“Timothy Noah put this book together only months after his wife died. Part of the motivation, aside from the obvious desire to pay tribute to her work, must have been to re-experience his wife’s conversation, to be once again in her company. Williams had a special voice, one capable not just of canny political observations but of tenderness and bracing intimacy. One can hardly blame Noah for wanting to share it again. Or for wanting to hear it one last time, all in a rush.”
The New York Times Book Review


“A master of the political profile, Marjorie had that rare combination of old-school reporting smarts and newer-school social psychological insight. On top of this she was a witty and graceful stylist… As a journalist, and as a lunch companion, she had few peers and no betters.”  
— Graydon Carter, Vanity Fair


“For those who have never read Williams’ work, ‘The Woman at the Washington Zoo’ offers many pleasures and surprises. For those already familiar with her writing, this collection is a splendid memorial to an elegant prose stylist. As her husband observes, ‘The insight and effervescence and sweet sadness and tart humor of Marjorie’s words will always keep part of her alive.’”  
— Los Angeles Times


“Marjorie Williams, who died way before her time earlier this year, had the ability to infuse her journalism with the sort of psychological acuity usually found only in the best fiction…Williams’s interest in understanding her subject, and herself, shines through The Woman at the Washington Zoo (PublicAffairs), an astoundingly good collection of her writings edited by her husband, Timothy Noah… In his moving introduction, Noah pays homage to ‘the intense pleasure’ of his wife’s company. Dipping into this compelling collection, we see what he means.”  
O, the Oprah Magazine


“I never met Williams, but what this book reveals is a woman who was incapable of being a victim. She lives in the modern world of Halloween costumes and working mom quandaries, but the story she tells is straight out of Greek literature—of a person cheated by fate, but facing reality unflinchingly and asserting personal honor despite it all.”   — David Brooks, The New York Times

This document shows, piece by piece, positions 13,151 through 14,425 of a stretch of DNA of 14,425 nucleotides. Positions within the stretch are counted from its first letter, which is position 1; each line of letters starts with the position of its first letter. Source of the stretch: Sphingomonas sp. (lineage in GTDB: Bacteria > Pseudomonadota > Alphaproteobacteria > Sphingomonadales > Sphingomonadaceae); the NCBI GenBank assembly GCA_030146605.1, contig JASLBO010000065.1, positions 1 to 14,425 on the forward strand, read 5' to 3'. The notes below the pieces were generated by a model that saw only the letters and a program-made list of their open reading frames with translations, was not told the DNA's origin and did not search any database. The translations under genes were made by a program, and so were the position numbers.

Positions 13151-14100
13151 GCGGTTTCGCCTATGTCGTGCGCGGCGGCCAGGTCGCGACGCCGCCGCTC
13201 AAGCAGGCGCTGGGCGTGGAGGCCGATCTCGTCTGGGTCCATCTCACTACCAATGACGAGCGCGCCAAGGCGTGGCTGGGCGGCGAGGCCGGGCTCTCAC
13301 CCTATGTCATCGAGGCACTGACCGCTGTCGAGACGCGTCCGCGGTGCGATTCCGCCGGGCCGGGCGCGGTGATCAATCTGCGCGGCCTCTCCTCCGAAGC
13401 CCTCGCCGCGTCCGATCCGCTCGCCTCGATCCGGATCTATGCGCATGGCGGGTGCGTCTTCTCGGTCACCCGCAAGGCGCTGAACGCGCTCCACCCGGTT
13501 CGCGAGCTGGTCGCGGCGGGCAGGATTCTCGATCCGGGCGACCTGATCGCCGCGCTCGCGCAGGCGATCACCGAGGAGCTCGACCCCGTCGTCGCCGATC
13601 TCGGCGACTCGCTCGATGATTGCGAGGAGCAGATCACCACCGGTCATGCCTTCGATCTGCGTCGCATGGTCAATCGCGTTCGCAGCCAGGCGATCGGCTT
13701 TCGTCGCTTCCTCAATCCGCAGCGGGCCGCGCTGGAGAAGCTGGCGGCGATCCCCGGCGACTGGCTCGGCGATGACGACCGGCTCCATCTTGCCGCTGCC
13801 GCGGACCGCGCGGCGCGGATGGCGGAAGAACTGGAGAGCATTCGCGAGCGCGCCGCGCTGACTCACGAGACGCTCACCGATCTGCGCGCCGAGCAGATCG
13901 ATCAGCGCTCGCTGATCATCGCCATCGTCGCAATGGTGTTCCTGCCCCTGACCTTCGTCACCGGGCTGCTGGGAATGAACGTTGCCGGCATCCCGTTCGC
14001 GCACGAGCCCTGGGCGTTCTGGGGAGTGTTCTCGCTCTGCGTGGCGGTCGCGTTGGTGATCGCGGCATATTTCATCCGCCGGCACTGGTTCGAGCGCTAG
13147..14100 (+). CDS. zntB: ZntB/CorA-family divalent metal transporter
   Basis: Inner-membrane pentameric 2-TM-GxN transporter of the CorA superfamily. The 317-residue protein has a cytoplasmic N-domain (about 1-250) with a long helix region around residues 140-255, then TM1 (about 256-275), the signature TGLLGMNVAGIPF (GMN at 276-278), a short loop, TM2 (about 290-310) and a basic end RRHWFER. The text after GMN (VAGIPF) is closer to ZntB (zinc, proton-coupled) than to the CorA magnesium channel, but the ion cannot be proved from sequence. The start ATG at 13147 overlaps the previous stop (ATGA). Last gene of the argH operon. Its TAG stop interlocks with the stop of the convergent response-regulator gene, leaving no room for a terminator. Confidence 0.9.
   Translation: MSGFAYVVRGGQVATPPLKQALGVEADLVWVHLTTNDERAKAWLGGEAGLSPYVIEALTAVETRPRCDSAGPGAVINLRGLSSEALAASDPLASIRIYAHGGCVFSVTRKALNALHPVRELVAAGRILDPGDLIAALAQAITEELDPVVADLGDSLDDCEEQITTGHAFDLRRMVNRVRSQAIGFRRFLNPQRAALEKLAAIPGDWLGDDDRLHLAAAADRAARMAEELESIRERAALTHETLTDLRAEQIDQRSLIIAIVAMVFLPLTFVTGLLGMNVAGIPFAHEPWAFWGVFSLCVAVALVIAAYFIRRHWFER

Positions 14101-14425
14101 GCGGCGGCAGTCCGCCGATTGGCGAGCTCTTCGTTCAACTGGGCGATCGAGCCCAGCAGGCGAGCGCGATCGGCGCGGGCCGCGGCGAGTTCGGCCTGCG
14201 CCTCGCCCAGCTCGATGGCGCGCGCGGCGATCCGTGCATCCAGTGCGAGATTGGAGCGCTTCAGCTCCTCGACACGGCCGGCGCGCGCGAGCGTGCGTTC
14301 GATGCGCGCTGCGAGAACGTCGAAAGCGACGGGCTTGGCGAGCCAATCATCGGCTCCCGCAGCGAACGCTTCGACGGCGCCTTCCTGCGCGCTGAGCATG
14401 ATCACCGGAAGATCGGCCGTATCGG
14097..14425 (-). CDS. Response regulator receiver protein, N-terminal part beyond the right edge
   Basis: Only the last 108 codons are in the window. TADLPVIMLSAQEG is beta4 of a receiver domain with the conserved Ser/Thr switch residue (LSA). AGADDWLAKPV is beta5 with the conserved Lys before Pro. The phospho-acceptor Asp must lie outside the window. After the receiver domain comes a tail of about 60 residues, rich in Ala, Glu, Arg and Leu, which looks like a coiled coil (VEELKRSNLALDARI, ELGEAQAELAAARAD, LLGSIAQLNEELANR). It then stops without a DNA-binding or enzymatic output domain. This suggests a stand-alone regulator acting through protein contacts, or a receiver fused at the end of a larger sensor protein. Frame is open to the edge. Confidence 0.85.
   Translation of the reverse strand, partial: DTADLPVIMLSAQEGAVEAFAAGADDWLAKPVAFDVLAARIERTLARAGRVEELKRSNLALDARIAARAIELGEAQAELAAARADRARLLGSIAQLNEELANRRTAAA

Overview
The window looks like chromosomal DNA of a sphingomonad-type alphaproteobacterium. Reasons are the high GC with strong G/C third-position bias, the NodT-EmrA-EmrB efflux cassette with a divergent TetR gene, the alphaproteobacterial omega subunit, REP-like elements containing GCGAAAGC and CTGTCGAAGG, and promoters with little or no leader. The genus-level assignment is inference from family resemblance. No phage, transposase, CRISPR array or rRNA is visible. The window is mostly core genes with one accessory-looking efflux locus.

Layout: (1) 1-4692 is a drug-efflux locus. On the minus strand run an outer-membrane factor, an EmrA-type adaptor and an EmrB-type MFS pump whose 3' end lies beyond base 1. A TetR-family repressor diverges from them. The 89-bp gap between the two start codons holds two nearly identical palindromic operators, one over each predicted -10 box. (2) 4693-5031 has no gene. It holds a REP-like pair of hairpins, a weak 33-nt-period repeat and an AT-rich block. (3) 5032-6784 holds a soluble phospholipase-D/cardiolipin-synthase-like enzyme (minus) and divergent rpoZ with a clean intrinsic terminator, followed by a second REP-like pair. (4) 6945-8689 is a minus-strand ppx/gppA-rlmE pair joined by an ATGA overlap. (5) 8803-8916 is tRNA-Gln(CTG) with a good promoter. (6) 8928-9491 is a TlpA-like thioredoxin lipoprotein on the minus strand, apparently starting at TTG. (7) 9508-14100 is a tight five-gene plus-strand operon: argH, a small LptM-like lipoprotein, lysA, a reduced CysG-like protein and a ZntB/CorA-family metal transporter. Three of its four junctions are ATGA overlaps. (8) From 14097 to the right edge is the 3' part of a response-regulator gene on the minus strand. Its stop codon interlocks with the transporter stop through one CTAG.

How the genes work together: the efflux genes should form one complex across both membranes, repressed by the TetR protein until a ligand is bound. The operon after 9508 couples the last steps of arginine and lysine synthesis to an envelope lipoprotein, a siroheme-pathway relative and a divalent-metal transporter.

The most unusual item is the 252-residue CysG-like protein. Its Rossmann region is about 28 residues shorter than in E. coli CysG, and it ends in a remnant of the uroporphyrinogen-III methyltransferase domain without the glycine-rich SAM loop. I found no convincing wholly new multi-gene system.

“Even if you didn’t know Marjorie Williams through her columns and profiles in The Washington Post and Vanity Fair, you’ll still be moved by this posthumous collection—and finish it with a sense of loss… in describing scenes like wrestling a doctor for her medical chart, she offers a glimpse of her steel-gut gumption—a quality that served her well right until the end.”   — People Magazine


“‘She was more alive than anyone,’ [Tim Noah] said. And so, in her prose, she still is, in a book that gently morphs from a sampling of her profiles of the powerful to a survey of her syndicated columns for The Post, to the unfinished story of her own life and death… Like Joan Didion, whose current memoir, ‘The Year of Magical Thinking,’ chronicles her reaction to the death of her husband, John Gregory Dunne, Ms. Williams had a privileged perch from which to write about life's most universal experience: death itself.”   — Todd Purdum, The New York Times


“Long ago, when we were children, I sat next to Marjorie Williams at The Washington Post. I say this in the same spirit that someone might be lucky enough to say they once worked in the same office as Dorothy Parker. She was an incredible wit with x-ray eyes and a voice, in print and in person, that was unmistakable. As you read these piece on Washington life and, then, on her own life, you also begin to see that she was a writer of intelligence, courage, and soul. We were lucky to have had her and lucky, too, to have this book.   — David Remnick, The New Yorker


"What a tragedy that this superb writer -- and woman -- is no longer with us, but how lucky we are that she left us these marvelous writings. This is a book to treasure, as we did her."  
— Christopher Buckley, author of Thank You For Smoking


“Marjorie Williams put her whole best self into everything she wrote---wit, high spirits, honesty, heart, and brilliant literary gifts. She was not just the best Washington journalist of her generation, she was one of the best journalists, period.” 
 — Katha Pollitt, author of Reasonable Creatures
 
 
   
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